Former Pakistan Imran Khan on Monday condemned the killing of senior journalist Arshad Sharif, who was reportedly shot dead in Kenya.
“Shocked at the brutal murder of Arshad Sharif who paid the ultimate price for speaking the truth – his life. He had to leave the country and be in hiding abroad but he continued to speak the truth on social media, exposing the powerful. Today the entire nation mourns his death,” Khan tweeted.
The Pakistan Tehreek-e-Insaf (PTI) chief has called for a proper judicial investigation in the case. “We have descended into a state of brutality, unknown in civilised society, indulged in by the powerful against those who dare to criticise and expose wrongdoings,” he said in a subsequent tweet.
Arshad Sharif’s wife Javeria Siddique earlier today informed that his husband died in Kenya after being shot.
“I lost friend, husband and my favourite journalist @arsched today, as per police he was shot in Kenya. Respect our privacy and in the name of breaking pls don’t share our family pics, personal details and his last pictures from hospital. Remember us in ur prayers,” Sharif’s wife Javeria Siddique said in a Twitter post.
Pakistan Foreign Office has said the High Commissioner accordingly contacted the police authorities and senior officials at the Ministry of Foreign Affairs and other departments.
“Pakistanis of Kenyan Origin were also mobilised. The Mission was informed that the body was in Chiromo Funeral House in Nairobi. The High Commissioner along with Mission’s officers reached the location, and has identified the body of Mr. Sharif,” the foreign ministry said.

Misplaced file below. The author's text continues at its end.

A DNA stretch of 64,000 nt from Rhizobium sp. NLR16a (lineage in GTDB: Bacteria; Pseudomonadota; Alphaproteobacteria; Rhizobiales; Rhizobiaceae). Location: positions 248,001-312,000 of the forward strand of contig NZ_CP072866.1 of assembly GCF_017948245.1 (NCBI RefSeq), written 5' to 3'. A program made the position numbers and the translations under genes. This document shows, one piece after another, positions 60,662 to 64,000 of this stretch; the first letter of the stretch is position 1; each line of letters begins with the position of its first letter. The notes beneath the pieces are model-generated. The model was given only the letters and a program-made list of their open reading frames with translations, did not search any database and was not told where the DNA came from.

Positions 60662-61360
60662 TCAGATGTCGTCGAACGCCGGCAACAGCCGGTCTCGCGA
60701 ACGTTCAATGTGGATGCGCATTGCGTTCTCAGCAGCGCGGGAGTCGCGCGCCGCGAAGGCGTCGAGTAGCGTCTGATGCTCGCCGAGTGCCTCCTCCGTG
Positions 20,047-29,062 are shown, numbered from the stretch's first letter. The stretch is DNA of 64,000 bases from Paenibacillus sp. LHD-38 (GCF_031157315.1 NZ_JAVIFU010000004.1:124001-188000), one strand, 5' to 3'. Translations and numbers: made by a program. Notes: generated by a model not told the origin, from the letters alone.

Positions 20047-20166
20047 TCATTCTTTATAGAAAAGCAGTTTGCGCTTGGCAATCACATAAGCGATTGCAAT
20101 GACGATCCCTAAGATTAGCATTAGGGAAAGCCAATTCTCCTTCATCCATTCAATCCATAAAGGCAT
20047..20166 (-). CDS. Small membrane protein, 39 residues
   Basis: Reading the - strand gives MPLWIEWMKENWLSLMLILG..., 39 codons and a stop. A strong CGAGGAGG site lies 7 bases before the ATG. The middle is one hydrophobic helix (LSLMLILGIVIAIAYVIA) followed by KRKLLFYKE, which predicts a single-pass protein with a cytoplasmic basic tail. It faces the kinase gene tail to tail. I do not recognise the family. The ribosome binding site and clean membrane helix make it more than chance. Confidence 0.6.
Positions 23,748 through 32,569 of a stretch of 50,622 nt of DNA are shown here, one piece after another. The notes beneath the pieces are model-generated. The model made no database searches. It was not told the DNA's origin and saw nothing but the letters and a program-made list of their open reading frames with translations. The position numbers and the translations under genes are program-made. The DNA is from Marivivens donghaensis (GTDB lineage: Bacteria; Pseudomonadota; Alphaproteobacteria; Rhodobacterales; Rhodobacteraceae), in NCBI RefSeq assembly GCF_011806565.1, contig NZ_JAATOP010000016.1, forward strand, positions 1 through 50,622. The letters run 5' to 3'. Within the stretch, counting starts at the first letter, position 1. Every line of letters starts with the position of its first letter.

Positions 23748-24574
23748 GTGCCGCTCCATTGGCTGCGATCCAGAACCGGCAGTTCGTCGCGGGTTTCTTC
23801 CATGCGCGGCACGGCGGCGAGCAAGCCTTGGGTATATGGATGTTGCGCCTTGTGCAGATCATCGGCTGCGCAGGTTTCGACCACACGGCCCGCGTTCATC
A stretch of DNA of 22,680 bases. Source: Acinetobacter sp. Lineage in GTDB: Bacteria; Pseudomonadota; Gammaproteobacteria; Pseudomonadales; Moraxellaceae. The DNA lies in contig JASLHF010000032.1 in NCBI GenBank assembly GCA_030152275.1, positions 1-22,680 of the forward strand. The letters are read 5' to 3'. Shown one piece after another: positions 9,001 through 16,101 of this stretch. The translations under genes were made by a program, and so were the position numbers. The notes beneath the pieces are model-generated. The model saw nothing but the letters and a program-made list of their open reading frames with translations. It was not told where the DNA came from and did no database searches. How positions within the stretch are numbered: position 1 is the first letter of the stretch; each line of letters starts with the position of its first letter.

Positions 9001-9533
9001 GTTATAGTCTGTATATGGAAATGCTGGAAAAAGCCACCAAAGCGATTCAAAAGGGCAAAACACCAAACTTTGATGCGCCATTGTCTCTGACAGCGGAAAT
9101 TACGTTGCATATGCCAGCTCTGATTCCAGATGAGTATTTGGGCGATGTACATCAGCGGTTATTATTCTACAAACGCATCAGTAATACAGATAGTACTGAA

Pakistanis of Kenyan Origin were also mobilised. The Mission was informed that the body was in Chiromo Funeral House in Nairobi. Many prominent Pakistanis and media community members expressed condolences after the news broke about Arshad Sharif’s death.
Pakistan is one of the world’s deadliest countries for journalists, with three to four murders each year that are often linked to corruption or illegal trafficking and go completely unpunished, according to a Paris-based media watchdog.
“Any journalist who crosses the red lines dictated by Inter-Services Public Relations (ISPR) – an intelligence agency offshoot – is liable to be the target of in-depth surveillance that could lead to abduction and detention for varying lengths of time in the state’s prisons or less official jails,” said Reporters Without Borders.
Furthermore, the watchdog said that the Inter-Services Intelligence (ISI), Pakistan’s leading military intelligence agency, is prepared to silence any criticism. (ANI)